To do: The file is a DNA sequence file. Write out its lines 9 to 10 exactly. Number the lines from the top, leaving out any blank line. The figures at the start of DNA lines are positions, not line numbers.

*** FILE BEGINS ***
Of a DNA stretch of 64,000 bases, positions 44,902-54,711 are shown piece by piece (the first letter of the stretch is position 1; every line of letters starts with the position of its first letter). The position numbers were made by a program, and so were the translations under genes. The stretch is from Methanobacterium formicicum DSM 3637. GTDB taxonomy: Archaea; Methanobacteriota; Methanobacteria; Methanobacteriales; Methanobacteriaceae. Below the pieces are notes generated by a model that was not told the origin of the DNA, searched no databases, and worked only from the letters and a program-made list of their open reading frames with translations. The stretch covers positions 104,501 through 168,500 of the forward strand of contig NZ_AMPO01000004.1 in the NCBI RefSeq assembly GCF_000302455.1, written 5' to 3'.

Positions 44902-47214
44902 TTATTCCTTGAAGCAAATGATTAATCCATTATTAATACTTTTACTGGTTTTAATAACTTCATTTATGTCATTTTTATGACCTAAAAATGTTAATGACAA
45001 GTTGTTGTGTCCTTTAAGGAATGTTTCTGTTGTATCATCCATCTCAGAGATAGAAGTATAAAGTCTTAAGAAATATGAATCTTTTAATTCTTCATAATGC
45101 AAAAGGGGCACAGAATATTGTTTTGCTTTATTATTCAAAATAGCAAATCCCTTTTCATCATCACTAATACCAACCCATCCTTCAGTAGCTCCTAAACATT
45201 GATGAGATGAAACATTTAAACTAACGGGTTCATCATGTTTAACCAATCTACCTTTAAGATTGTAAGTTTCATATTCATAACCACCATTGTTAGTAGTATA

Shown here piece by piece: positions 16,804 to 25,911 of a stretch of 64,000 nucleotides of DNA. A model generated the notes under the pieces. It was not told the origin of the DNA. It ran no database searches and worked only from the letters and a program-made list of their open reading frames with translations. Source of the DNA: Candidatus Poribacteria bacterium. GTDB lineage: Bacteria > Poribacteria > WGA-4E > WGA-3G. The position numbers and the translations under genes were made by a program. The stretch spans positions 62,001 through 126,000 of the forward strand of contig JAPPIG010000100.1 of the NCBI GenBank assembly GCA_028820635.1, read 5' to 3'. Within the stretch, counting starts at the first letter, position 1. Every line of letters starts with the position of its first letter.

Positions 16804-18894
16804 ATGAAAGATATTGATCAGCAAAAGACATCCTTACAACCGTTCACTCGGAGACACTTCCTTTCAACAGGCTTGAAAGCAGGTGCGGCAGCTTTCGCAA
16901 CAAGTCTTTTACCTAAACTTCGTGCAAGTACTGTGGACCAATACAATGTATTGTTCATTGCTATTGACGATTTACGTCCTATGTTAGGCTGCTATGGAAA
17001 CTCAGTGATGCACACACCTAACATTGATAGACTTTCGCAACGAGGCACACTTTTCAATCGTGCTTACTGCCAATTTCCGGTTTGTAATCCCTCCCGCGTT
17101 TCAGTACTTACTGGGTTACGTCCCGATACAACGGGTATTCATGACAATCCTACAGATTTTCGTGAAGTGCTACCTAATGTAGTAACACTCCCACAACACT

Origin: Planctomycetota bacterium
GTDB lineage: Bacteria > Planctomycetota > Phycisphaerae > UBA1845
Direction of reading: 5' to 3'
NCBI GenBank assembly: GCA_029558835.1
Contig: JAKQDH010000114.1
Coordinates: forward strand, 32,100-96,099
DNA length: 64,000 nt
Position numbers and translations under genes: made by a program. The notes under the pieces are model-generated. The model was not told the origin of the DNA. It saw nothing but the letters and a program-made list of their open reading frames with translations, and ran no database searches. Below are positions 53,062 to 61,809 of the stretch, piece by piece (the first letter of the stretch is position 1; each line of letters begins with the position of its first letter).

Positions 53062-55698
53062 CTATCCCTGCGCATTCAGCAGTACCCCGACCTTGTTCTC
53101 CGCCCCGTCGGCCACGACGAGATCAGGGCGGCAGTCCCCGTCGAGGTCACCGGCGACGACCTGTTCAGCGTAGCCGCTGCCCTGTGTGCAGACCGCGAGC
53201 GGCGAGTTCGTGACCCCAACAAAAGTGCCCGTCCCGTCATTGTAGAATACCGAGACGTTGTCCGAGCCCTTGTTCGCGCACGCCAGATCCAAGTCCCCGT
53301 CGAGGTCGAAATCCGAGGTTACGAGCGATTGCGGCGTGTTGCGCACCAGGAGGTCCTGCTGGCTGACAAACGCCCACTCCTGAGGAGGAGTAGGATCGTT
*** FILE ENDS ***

16804 ATGAAAGATATTGATCAGCAAAAGACATCCTTACAACCGTTCACTCGGAGACACTTCCTTTCAACAGGCTTGAAAGCAGGTGCGGCAGCTTTCGCAA
16901 CAAGTCTTTTACCTAAACTTCGTGCAAGTACTGTGGACCAATACAATGTATTGTTCATTGCTATTGACGATTTACGTCCTATGTTAGGCTGCTATGGAAA